You are not permitted to download, save or email this image. Visit image gallery to purchase the image.
In the first indoor competition of his life Kerr matched his national outdoor record of 2.31m to make history.
Four times he surpassed the 39-year-old national record of Roger Te Puni as he went toe to toe with the cream of global high jumping.
A second time clearance at 2.31m put him firmly in the medal picture and although 2.34m was just beyond him, he shared bronze with Italy's charismatic Olympic high jump champion Gianmarco Tamberi.
The gold was secured by 2022 world number one Sanghyeok Woo of South Korea, who successfully cleared 2.34m with his first attempt. Swiss jumper Loic Gasch also cleared a best of 2.31m to grab silver on countback ahead of Hamish and Tamberi.
Inside a pumping Stark Arena in Belgrade, Hamish's competition got away to an underwhelming start after a failure with his very attempt of the competition at 2.15m. Nonetheless, he quickly recovered from the hiccup to soar clear at 2.15m at the second time of asking and quickly found his groove.
He lowered Roger Te Puni's long-standing national indoor record of 2.16m with a first time clearance at 2.20m and also requiring the minimum number of attempts to negotiate both 2.24m and 2.28m.
Only six men remained in contention at the 2.31m height - a mark Hamish first achieved when setting the New Zealand outdoor record in Wellington last year - with the Kiwi clipping the bar his heels for a narrow miss with his first attempt.
Spurred on by his coach, Terry Lomax, who is also serving as Athletics NZ team leader of the five-strong New Zealand team, he got it absolutely right with his second attempt moving into the medal placings by equalling his national record.
While Woo cleared 2.34m that same height proved a bridge too far today for Hamish, but for the Auckland-raised and Christchurch-based jumper this was a breakthrough moment for the 25-year-old with such an exciting future ahead of him.
Hamish said on winning bronze: "I am amazingly stoked and feeling a lot of relief because I knew coming into this competition I was in amazing form. I knew I was one of the athletes that had a quiet chance of doing well, so just to be able to execute the plan we put in place and to be able to get an awesome result is cool."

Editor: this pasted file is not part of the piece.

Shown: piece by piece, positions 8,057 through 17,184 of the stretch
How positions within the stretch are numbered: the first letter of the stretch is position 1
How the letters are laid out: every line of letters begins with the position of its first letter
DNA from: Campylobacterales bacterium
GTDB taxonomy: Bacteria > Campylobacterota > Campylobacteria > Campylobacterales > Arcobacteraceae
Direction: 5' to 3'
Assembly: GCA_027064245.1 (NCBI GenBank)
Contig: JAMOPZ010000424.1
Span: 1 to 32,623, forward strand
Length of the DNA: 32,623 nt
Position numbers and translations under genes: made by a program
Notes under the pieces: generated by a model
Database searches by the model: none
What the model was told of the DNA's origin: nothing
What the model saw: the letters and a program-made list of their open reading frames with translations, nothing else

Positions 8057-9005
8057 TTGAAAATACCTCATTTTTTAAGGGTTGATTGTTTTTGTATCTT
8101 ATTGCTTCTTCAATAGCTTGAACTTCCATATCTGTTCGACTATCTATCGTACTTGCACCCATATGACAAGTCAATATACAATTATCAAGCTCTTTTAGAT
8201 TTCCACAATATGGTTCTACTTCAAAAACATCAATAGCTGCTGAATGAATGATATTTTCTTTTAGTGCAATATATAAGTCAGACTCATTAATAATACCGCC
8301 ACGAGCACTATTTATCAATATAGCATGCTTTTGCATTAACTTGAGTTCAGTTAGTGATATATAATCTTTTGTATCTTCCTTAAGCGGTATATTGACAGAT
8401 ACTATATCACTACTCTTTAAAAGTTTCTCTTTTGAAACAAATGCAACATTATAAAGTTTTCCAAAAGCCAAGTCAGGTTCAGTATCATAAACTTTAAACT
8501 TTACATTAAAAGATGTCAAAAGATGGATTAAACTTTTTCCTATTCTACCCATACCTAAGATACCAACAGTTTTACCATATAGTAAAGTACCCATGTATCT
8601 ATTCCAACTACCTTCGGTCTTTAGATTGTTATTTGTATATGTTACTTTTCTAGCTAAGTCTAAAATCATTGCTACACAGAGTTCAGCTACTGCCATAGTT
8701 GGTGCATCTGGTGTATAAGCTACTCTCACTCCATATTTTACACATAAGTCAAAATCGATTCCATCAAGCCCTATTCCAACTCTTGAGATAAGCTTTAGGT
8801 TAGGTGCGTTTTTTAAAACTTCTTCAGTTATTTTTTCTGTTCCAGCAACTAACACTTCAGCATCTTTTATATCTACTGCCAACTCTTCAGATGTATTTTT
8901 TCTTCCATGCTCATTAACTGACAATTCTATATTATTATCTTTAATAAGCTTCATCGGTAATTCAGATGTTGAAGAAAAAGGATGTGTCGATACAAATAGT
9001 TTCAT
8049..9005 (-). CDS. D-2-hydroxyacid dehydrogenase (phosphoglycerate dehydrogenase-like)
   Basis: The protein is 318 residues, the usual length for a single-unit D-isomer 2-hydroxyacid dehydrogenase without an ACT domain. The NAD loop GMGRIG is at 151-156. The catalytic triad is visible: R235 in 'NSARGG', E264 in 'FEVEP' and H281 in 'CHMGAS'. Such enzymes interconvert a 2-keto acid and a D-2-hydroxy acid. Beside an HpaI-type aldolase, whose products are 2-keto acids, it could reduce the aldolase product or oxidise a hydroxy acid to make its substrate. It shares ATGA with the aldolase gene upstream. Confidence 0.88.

"That first time failure at 2.15m came back to haunt me because had I cleared it, I would have jumped up a position, but the thing is I'd never jumped indoors before, and it took me the entire competition to get used to the track. But with every jump I worked the track a little bit better.
"At 2.31m I always had the belief I could get it I just had to commit to my last few steps which has been an issue for me all season. I didn't quite commit to the first attempt but I had a good sniff (of clearing). That second attempt I committed and it was one of the nicest jumps of my life."
"It is pretty special to win bronze. The journey I've had from being a high school athlete to going to uni and stepping away from the sport and having an amazing coach in Anne Thomson in Palmerston North who coaxed me back into the sport before handing the reins to Terry (Lomax for the past few years has been some adventure. The commitment and dedication and hours he spent on me is testament to the people we have here in New Zealand. This goes out to my girlfriend, my parents my brother and two sisters I have a huge village around me it is cool that I can give back to them."
Geordie Beamish, the other Kiwi in action during the penultimate session of the World Athletics Indoor Championships, finished tenth in the final of the men's 3000m in 7:46.91.
Making his New Zealand debut on the back of an outstanding indoor season in which the US-based athlete has posted national indoor records for the 3000m and 5000m, Geordie could not quite match his impressive performance in the heats - when he placed second to Olympic 10,000m champion Selemon Barega.
In a messy tactical race, Geordie was detached from the lead group before the midway point of the race and eventually wound up tenth.
The gold medal was won by Barega, the classy Ethiopian, who struck gold from his countryman Lemecha Girma in a time of 7:41.38.
Tom Walsh won a bronze medal in the men's shot put yesterday.